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Imago Relationship Therapy

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Dr. Janet Greenwoods
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ACA Marriage
Anger and Rage
Argue Less
Avoiding Ruts
Beyond the Honeymoon
Constructive Arguing
Differing Sexual Appetites
Increasing Communication
Intentional Joy
Intimacy Checkup
Lies in Marriage
Nurturing a Marriage
Overachieving Husband
Parent-Child Communication
Parenting Differences
Power Struggle
Quality Time with Children
Religious Differences
Sharing Feelings
Superwoman Stress
Teen Parent Relationships
Time Expectations
Understanding vs Agreement
Working Wife


Sharing feelings

 Q: My wife, rightfully, gets frustrated when I cannot share my feelings with her. Frankly, if I knew my feelings I would be glad to share them. This probably sounds ridiculous, but is there any way for me to know my feelings so I can talk about them? My wife does this so easily, but it is as if someone is asking me to speak Greek. Any suggestions?

A: Many people lack the vocabulary to distinguish and describe the subtle shades of emotions; you are not alone in this struggle. Men particularly, were often not encouraged as children to pay attention to feelings but rather were encouraged to “keep a stiff upper lip” or “don’t be a sissy” or “be a brave little soldier.” I have two suggestions for gaining an emotional vocabulary and for identifying your feelings.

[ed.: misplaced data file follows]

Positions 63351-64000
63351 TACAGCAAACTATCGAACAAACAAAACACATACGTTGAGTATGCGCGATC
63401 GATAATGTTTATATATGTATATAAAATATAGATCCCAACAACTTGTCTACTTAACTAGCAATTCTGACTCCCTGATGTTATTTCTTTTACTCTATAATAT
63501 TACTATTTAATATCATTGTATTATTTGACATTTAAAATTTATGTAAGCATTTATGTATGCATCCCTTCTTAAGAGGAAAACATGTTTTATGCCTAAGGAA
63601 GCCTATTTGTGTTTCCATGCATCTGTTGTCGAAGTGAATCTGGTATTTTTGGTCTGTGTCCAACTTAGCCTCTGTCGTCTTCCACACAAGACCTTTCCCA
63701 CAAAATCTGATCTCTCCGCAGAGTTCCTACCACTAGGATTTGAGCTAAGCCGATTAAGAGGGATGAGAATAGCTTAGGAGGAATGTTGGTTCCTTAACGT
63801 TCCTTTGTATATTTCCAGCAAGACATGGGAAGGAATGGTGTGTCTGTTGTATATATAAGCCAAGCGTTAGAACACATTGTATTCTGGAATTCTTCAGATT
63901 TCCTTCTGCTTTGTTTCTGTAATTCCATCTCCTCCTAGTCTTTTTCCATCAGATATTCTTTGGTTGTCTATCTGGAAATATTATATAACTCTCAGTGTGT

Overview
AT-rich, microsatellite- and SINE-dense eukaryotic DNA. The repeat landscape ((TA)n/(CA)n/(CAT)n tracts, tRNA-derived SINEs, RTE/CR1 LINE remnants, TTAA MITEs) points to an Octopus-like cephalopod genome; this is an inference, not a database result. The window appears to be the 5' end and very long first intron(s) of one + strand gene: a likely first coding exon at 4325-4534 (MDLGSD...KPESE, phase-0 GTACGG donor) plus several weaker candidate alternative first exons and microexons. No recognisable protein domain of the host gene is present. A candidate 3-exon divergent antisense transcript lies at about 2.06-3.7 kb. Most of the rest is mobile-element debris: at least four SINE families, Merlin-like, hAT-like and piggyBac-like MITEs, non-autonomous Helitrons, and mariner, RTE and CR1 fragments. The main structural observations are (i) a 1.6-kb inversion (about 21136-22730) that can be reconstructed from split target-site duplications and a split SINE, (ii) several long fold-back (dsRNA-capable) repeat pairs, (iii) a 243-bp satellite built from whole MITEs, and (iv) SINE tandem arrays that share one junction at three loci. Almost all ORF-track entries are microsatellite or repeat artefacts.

First, sit down with a pencil and paper and list as many feelings and words as you can. After you have completed your list, ask your wife to do the same. Combine the lists so you have a reference sheet. This can often be useful to look at from time to time and see what “feeling word” best fits for you at a particular time.

Second, read the following feeling vignettes and fill in the “feeling word” that feels right for you. There is no right or wrong answer. Refer to your list of “feeling words” if it is helpful.

        You wake up in the night and hear a strange noise and feel…

        You discover your child has just shoplifted, you feel…

        You are talking with an employee, knowing you have to fire him and you feel…

        You get a letter from your father and feel…

        You watch your child in a talent show and feel…

        The car in front of you is going 35 in a 55 mile zone and there is no place to pass. You feel…

        Someone you love touches you and you feel…